First time buyer? This is why you need to start a Lifetime ISA

If saving for your own house seems like an impossible dream, help is at hand from the government which you need to know about, says Homefocus editor Victoria Galligan

In November 2019 the Help to Buy ISA was replaced by the Lifetime ISA, which can help first time buyers put away up to £4,000 a year and receive a 25% government bonus. 

Although it’s only just replaced the Help to Buy ISA, the Lifetime ISA has been available from April 2017 so many people have been taking advantage of this pretty generous offer from the government for a while now. But is it the right way for you to save for your first home?

Here, Homefocus has put together a guide to show how the Lifetime ISA can help you get onto the property ladder sooner than you thought…


Am I eligible? Lifetime ISA logo

Basically, if you’re between the ages of 18 and 39 and are a UK resident, and planning to save for your first home, you can open a Lifetime ISA. In addition, members of the armed forces serving overseas, or their spouses/civil partners living in the UK can open one too. The Lifetime ISA is opened by one person and if you’re in a couple or saving with friends or family members, you can each open your own to pool into funds for a home later.


How much can I save?

You can save up to £4,000 a year until you are 50 years old – so the maximum someone could save from the age of 18 is £32,000. This works out at £333 a month if you decide to pay into your ISA from your monthly earnings. 

Bear in mind, if you have other ISAs there is a limit to how much you can put into ISAs – the overall savings limit for the 2019-2020 tax year is £20,000. Any contribution to a Lifetime ISA counts towards this. You can also transfer you Help to Buy ISA into a Lifetime ISA – but it will count towards your £4,000 annual limit.


How much will the government give me?

This is the good part! The government bonus stands at 25% – this is paid on thee total amount paid into the Lifetime ISA – not including investment interest or investment growth. So an 18-year-old who saves until they are 50 and then buys a house would receive a £32,000 bonus – or £1,000 a year.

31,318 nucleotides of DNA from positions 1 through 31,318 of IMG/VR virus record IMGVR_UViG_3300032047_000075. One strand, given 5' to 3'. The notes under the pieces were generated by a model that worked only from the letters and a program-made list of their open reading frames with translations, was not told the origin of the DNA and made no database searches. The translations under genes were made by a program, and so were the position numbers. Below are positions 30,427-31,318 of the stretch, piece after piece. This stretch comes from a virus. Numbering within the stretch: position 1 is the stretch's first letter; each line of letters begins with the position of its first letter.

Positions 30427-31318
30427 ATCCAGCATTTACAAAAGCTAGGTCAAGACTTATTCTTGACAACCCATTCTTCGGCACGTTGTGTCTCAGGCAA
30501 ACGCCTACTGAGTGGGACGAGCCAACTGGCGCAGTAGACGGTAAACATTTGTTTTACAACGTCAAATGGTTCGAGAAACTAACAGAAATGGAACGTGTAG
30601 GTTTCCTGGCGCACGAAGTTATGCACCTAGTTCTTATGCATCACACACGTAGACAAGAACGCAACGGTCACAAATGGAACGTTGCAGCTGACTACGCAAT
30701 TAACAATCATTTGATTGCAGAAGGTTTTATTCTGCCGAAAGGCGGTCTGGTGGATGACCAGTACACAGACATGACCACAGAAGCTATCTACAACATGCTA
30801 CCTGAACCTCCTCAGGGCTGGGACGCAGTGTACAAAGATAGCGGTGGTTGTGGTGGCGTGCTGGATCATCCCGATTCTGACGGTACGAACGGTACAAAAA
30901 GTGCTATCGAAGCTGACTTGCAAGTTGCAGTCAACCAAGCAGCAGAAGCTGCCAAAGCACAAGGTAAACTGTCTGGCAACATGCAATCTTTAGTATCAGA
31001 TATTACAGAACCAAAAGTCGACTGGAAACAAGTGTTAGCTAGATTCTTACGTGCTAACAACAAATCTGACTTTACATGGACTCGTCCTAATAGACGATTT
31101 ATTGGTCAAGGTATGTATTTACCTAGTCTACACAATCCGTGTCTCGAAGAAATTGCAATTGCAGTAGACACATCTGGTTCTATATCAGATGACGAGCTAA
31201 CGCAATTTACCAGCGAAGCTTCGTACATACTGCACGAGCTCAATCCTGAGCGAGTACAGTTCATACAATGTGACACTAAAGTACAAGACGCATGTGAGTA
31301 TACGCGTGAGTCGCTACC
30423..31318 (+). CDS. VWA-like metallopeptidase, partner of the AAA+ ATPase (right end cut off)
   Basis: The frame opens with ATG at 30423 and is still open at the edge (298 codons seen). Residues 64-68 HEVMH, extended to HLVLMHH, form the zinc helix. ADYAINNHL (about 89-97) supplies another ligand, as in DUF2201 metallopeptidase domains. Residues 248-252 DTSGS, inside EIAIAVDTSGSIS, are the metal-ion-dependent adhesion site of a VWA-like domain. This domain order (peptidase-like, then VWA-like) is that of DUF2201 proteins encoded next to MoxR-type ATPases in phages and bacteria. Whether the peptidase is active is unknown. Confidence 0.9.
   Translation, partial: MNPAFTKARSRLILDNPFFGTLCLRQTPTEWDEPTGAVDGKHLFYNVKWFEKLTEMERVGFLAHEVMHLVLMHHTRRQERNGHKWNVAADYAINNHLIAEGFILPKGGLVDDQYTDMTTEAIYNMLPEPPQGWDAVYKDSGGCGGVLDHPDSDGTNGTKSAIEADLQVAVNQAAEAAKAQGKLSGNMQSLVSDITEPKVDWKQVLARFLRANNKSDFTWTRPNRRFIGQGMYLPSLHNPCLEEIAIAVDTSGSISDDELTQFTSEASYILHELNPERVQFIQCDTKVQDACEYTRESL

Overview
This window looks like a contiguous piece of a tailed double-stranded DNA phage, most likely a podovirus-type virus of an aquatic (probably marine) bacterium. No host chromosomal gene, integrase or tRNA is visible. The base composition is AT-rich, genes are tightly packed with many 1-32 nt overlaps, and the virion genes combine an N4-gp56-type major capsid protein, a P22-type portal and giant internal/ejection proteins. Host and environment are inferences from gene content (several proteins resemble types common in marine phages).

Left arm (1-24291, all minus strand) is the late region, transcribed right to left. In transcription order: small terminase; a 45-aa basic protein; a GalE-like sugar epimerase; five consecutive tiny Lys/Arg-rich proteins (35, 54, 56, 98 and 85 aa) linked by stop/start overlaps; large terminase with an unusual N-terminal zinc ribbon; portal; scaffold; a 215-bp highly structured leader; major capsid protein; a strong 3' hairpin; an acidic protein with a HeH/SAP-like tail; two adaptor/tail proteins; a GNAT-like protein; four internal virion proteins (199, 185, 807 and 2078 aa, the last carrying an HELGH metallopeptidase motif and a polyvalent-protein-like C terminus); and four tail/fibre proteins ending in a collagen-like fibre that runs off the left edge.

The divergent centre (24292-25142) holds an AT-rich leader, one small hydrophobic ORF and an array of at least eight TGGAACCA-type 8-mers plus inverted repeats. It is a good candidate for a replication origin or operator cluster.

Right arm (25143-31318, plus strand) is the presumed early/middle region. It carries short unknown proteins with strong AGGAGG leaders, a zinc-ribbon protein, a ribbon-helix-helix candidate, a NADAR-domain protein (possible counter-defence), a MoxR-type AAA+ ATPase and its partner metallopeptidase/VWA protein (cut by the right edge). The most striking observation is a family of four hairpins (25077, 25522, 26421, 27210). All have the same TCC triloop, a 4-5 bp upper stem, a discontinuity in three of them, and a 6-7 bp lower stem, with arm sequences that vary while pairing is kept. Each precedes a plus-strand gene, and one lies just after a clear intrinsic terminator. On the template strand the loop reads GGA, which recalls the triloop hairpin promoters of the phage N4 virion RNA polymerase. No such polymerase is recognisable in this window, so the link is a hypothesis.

Even if you only manage to save a total of £1,000 before you buy a house, a £250 bonus is not to be sniffed at – it would pay towards legal fees for example so it’s definitely worth saving as soon as possible.


How do I claim the bonus?

You will have a Lifetime ISA manager which will claim the bonus for you and it will be added automatically into your account. Your Lifetime ISA manager is the bank, building society or asset manager where you open your Lifetime ISA.

The bonus will be added to your account every month.


Are there any other terms I should know about?

In short, yes. For example: 

– your first home can only be up to the value of £450,000

– the home must be in the UK and be your only home, and you must live in it

– the home must be purchased with a mortgage

– to get the bonus, you need to leave some money in the Lifetime ISA for a full 12 months after you first save into the account

– if you’re buying with someone who isn’t a first-time buyer, you can still open a Lifetime ISA and use the bonus towards your home

– a government charge of 25% will apply if you withdraw any money early or for any other reason than buying your first home (so you’ll effectively lose the bonus). Exceptions to the charge apply for those with a terminal illness.

– after you turn 60, the money you withdraw is restriction-free. If you’re not ready to buy you can transfer your Lifetime ISA into another type of ISA, for example.


How do I open a Lifetime ISA?

If you’re all ready to start saving, and meet the criteria above, then contact your bank or building society to see how they can help. You can apply online in most cases. 

Remember the 25% bonus is the government’s contribution – some banks will offer an additional tax-free interest rate so shop around

A free £1,000 a year towards buying your first home is a pretty good offer – Homefocus’s advice is to take it while you can, even if you just start the ball rolling with a small deposit.


For more information on the Lifetime ISA, see